Most terrifying insect in Pa. is exhibiting up at our porch lights


Giant, greyish-brown insects with large translucent wings and ominous “gimmicks” terrorize unsuspecting residents across Pennsylvania and appear at night on porch lights, screen doors, and elsewhere near us.

The monstrous insects are Dobson flies, which are the adult form of the well-known Hellgrammite larvae.

They are endowed with powerful mandibles (jaws), those of the male reaching up to more than 1.5 inches. While the male’s long, thin, crescent-shaped mandibles are most threatening, only the female’s much shorter and less imposing mandibles can cause a painful bite that can draw blood.

Female Dobson fly. (Photo by Andy Reago)

From spring to summer, the larva crawls out of the water, up to 15 meters away from the water, and digs a few centimeters into the ground or under leaf litter or into a rotting tree trunk or tree stump. There it pupates for the next 1 to 14 days before emerging as a winged adult.

As terrifying as it looks, a 5 inch long adult Dobsonian fly only lives a few days, hopefully long enough to avoid the many predators that would eat it and find a partner. The male uses these terrifyingly long mandibles to grab the female by her wings to mate on the ground or in low-lying vegetation.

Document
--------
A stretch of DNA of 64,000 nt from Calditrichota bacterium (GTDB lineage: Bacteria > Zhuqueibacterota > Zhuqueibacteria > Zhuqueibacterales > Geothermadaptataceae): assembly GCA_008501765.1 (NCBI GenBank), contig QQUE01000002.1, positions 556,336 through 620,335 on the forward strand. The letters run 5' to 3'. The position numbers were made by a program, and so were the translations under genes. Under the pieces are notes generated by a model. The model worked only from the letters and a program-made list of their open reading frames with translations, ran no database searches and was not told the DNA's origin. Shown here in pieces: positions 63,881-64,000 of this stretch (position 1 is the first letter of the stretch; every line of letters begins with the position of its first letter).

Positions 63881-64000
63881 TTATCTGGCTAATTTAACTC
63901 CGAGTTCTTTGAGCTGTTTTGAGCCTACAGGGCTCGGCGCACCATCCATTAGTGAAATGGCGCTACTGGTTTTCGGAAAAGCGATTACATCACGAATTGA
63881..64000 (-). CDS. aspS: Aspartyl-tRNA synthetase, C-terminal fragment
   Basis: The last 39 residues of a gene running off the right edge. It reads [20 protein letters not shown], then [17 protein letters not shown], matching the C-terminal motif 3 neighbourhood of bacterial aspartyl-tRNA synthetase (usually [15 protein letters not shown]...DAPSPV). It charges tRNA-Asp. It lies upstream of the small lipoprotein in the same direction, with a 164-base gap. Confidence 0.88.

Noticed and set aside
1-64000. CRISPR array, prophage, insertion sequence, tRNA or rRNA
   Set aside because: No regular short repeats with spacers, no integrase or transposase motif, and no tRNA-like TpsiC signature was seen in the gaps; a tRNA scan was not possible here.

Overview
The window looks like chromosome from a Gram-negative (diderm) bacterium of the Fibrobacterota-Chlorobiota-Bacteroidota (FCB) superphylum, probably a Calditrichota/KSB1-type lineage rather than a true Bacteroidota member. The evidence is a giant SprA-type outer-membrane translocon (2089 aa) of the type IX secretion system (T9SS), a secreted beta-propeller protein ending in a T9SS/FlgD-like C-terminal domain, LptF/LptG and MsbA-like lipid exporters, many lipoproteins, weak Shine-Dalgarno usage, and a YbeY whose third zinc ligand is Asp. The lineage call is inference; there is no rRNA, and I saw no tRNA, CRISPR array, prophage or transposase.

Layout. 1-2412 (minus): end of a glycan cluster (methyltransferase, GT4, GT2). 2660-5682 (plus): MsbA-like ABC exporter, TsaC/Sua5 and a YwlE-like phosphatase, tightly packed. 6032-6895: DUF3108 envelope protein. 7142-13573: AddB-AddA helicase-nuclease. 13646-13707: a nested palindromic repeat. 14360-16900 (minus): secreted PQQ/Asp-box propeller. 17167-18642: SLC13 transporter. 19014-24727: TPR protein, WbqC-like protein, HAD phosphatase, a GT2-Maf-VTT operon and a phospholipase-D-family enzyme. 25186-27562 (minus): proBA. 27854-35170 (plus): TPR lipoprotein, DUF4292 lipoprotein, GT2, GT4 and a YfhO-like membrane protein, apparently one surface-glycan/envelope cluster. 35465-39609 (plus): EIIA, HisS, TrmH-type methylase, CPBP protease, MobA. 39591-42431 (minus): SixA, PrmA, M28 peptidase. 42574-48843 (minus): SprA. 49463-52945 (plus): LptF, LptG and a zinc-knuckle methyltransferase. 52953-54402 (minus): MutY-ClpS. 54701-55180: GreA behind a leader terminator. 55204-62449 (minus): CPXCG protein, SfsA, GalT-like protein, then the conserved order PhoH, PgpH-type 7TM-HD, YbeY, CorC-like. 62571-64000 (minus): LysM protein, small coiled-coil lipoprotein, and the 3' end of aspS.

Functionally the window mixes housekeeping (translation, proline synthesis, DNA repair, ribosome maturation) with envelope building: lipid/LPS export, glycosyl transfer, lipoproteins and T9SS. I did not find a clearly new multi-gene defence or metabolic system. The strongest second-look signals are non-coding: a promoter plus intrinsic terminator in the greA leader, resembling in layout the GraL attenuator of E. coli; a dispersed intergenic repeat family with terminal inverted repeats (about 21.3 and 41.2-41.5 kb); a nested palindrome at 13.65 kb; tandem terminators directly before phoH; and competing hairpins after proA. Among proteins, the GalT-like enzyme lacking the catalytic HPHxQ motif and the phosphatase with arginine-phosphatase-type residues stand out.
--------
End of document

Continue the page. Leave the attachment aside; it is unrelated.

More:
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The female then lays her eggs in several masses on exposed surfaces such as bridge piers or overhanging vegetation over water or rocks protruding from the water.

The larvae hatch from the eggs in a few days to 2 weeks at night and fall into the water.

The young larvae fall to the bottom of the river, stream, lake, or pond where they cling to sticks or rocks, or crawl under rocks, and grow into the 5 inch long hellgrammite (larva) form known to many bait anglers over the next one to three years .

Light grammite

Hellgrammite at the bottom of a stream. (Photo by Della Ray)

The Hellgrammite is equipped with an ugly set of mouthparts that make it a formidable predator for other aquatic insects and other ground-dwelling creatures, even small fish. The hellgrammite, in turn, is prey for a wide variety of fish and other aquatic predators.

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